November 14, 2005
Art professor reflects on New Orleans after Katrina
Banana plants thrive in the midst of ruined buildings in New Orleans. The photo is one of many displayed recently
by UCSC assistant professor of art Lewis Watts. (See more photos below)
By Scott Rappaport
This fall, UCSC assistant art professor Lewis Watts was scheduled
to do an artist-in-residency at the Ogden Museum of Southern
Art in New Orleans. Although Hurricane Katrina altered that
plan, Watts was able to travel to New Orleans for 10 days in
October to take photos of the aftermath of the disaster.
Last week, Watts gave a presentation titled "Ghosts in
New Orleans" at the Society for Photographic Education
Conference at San Jose State University, relating his experiences
in New Orleans.
“The effects of the hurricane firsthand are much more intense then any pictures or video could show,” Watts noted. “With 80 percent of the population now gone, the city is filled with even more spirits then usual. What I had photographed in the past took on added significance as I observed the altered landscape and what was left behind.”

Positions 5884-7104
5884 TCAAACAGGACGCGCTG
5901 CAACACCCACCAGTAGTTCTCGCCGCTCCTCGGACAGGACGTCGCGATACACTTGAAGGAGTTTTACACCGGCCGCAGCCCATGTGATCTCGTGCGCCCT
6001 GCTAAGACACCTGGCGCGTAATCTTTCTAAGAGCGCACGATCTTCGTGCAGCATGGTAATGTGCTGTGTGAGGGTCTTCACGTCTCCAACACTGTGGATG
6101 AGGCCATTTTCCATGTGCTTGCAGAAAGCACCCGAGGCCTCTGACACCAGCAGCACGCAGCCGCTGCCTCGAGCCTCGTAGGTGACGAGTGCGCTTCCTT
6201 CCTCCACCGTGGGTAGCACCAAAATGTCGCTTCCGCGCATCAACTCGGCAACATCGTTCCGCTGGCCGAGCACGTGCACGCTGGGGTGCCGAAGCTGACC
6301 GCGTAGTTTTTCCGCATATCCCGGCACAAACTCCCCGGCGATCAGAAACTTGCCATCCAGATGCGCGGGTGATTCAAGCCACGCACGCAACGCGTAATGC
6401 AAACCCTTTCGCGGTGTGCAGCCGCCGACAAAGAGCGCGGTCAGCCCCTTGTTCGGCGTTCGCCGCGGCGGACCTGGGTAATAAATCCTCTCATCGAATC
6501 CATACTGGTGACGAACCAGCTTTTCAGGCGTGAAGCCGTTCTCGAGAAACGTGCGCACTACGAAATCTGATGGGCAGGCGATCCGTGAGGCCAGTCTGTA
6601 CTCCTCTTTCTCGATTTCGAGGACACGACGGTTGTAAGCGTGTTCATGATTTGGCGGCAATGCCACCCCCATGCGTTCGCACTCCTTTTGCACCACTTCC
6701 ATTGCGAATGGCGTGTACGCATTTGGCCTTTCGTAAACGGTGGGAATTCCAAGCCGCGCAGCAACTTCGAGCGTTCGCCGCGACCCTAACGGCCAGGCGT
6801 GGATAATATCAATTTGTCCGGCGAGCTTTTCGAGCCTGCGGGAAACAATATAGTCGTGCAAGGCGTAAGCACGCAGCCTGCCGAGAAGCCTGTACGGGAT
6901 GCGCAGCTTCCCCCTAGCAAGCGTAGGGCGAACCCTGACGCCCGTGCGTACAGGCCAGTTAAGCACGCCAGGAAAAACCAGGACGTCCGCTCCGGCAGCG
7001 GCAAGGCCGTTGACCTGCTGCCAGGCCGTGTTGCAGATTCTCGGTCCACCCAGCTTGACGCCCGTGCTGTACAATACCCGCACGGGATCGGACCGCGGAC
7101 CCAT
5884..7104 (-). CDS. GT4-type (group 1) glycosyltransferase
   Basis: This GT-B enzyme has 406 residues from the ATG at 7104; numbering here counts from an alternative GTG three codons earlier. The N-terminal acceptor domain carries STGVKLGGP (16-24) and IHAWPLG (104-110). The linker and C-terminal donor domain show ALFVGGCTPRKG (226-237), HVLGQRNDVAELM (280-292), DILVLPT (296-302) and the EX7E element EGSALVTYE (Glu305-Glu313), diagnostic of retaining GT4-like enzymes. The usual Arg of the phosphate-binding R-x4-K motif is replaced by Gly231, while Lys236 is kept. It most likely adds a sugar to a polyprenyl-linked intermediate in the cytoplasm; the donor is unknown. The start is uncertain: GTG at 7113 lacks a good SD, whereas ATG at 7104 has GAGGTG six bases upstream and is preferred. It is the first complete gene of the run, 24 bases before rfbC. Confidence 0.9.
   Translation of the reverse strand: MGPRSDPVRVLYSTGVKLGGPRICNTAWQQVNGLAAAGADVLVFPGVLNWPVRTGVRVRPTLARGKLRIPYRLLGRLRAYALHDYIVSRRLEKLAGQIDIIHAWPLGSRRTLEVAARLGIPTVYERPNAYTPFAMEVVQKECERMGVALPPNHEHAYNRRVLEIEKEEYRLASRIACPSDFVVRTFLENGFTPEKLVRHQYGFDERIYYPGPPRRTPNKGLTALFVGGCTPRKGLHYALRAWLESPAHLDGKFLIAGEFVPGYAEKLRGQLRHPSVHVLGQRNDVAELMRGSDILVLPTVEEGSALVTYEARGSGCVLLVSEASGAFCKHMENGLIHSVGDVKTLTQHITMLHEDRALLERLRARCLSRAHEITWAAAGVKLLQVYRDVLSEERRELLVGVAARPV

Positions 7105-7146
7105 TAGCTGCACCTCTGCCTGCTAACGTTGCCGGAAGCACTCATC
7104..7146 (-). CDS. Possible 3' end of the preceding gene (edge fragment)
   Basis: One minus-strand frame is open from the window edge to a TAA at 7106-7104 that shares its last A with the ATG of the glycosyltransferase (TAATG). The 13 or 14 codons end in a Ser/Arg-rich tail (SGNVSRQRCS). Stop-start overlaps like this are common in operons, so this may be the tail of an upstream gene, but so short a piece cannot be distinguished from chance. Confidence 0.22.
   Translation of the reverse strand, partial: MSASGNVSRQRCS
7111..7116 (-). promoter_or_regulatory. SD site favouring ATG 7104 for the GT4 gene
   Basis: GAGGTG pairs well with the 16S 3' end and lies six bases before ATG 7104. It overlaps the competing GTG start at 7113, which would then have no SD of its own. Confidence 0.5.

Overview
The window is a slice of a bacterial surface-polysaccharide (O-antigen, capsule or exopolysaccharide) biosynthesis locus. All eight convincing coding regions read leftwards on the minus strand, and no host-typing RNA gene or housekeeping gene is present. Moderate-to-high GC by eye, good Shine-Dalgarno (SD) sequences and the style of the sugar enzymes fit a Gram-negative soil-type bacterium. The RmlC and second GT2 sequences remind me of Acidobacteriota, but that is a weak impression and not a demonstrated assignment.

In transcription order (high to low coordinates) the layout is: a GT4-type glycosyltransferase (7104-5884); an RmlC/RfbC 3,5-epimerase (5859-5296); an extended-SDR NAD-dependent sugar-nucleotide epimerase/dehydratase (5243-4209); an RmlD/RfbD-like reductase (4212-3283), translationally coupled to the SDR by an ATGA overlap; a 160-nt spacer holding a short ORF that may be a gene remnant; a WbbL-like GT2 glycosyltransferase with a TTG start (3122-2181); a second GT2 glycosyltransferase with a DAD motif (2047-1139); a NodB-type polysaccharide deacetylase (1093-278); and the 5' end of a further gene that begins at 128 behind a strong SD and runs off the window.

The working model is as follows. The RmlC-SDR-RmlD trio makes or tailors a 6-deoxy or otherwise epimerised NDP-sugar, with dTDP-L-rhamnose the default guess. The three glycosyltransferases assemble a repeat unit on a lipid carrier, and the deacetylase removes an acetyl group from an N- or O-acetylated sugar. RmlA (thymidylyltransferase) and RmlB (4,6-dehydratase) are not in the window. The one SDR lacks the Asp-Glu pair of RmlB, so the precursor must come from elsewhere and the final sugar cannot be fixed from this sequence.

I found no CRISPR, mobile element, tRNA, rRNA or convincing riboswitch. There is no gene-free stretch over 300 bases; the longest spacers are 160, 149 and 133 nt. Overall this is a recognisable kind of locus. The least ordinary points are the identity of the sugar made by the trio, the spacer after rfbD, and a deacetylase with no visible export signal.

Watts has widely exhibited his photography of the "cultural
landscape," primarily of the African American diaspora.
Louisiana has been a prominent feature in his work over the
“Like many photographers, I've always been attracted to the way Louisiana looks and feels, its unique culture, and its strong artistic tradition,” said Watts.
“Louisiana has a terrible environmental legacy that has most affected its poorest residents, and events after the hurricane underscored the racial and economic divide as well,” he added. “In Louisiana, like much of the South, the past is never very far below the surface in terms of race, economics, and aesthetics.”
Watts is coauthor of Harlem of the West: The San Francisco
Fillmore Jazz Era, to be published by Chronicle Books later
this month. He has curated a number of visual history public
art projects--including a storefront installation on San Francisco’s
Fillmore Street and historical markers detailing the social
and economic effects of the World War II effort on the site
of the Kaiser Shipyards in Richmond.
This man was photographed outside the Cooper Housing Project in New Orleans.
St. Roch's Chapel, completed in 1876, was badly damaged by the hurricane.
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